Lead magnets typically provide the value within five minutes of the potential patient entering their contact information, providing a report, guide, or video that the individual can access that addresses a specific problem. A check-list or assessment of symptoms also provides a good way to convince individuals to part with their contact information in exchange for how their problem can be alleviated by the practice.

A lead magnet is typically offered on what’s known as a landing page or squeeze page. It can be publicized on the clinic’s website in the form of a banner ad or “special online offer.” The page doesn’t have to be elaborate or complex and the very best pages convert approximately 50 percent of visitors to leads.

Provide a Tripwire

Clinicians that have arrived at the tripwire stage of their strategy should be aware that prior to this, the effort has been toward generating leads. No actual conversion from lead to patient has been established yet. That’s where the tripwire, also known as an introductory offer, comes into play. It’s a low-ticket offer, typically ranging from $1 to $20, specifically designed to transition a lead into a patient.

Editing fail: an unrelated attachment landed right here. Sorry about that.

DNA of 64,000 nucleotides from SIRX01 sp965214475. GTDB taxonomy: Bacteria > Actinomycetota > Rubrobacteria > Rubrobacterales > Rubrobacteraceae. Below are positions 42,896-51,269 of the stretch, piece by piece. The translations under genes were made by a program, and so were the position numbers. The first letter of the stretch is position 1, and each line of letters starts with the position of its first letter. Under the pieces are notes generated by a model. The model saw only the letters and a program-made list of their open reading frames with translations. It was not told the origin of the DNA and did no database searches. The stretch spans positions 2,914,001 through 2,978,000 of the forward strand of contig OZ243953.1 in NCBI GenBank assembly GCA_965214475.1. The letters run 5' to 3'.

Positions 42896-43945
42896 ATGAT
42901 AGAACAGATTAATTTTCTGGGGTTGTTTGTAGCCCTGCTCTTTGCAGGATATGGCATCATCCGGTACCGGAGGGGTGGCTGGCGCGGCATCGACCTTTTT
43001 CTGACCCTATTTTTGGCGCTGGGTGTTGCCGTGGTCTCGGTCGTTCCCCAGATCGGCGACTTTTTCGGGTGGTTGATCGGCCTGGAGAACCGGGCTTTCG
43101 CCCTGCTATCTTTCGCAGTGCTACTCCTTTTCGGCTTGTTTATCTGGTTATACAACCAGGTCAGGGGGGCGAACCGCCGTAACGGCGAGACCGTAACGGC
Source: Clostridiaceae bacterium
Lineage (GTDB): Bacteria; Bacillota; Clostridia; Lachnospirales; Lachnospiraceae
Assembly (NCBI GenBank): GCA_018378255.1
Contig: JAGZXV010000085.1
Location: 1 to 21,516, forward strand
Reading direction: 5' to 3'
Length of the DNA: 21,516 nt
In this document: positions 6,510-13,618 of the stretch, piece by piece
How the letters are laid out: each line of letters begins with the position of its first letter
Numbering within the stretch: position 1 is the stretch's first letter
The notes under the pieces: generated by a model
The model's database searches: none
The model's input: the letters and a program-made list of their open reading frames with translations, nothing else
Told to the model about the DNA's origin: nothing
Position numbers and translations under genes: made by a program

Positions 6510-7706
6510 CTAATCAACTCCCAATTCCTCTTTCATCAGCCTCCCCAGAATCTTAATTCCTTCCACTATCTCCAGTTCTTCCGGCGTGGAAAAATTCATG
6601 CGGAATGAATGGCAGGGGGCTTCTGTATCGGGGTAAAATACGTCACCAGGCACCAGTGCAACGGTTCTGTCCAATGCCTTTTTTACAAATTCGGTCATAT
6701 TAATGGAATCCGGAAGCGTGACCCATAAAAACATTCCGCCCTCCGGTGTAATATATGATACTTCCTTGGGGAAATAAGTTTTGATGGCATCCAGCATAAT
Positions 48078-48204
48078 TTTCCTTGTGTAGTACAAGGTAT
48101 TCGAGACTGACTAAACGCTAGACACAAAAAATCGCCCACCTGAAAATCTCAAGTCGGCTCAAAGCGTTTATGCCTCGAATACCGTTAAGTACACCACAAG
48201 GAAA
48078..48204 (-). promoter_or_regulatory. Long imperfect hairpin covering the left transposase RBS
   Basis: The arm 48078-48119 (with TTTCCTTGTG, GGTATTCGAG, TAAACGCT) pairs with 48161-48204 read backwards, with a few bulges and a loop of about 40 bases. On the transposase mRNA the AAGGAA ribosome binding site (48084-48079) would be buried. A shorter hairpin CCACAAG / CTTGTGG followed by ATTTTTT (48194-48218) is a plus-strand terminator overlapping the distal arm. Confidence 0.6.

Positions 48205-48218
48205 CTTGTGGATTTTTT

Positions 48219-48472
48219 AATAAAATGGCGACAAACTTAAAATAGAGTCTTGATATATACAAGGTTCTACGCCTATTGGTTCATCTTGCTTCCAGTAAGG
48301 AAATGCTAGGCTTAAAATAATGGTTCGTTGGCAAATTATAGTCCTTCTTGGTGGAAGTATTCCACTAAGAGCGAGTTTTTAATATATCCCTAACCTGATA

A tripwire is an offer that the patient can’t help but respond to, provided at cost or even at a small loss to the clinician. The technique has been used for decades in all fields of business. It involves providing a low-cost service or a portion of a larger service and then convincing patients to purchase additional or more expensive services.

The tripwire is an effective way of separating leads that will be paying patients from those that simply want free services. Physical therapist and owner of Breakthrough PT Marketing, Chad Madden, grew his practice 600 percent utilizing tripwire techniques and noted that a tripwire is the means to determine if a potential patient actually has the ability to buy.

A good example of tripwire offers is the music or book company that sells 12 DVDs or books for $1. Individuals are typically wary of a free offer. One that only requires a nominal fee is perceived as obtaining a “premium” service at a fraction of the cost. Depending upon the target market, the offer could be a short massage, gait analysis, yoga class or clinical Pilates session.

They key to increasing practice profitability is patient value optimization, a goal that can be attained through a seven-step strategy. Patient Value Optimization – Part 2 will address identifying the clinic’s core service, providing a profit maximizer, and creating a pathway for patients to return to the practice for continued profitability.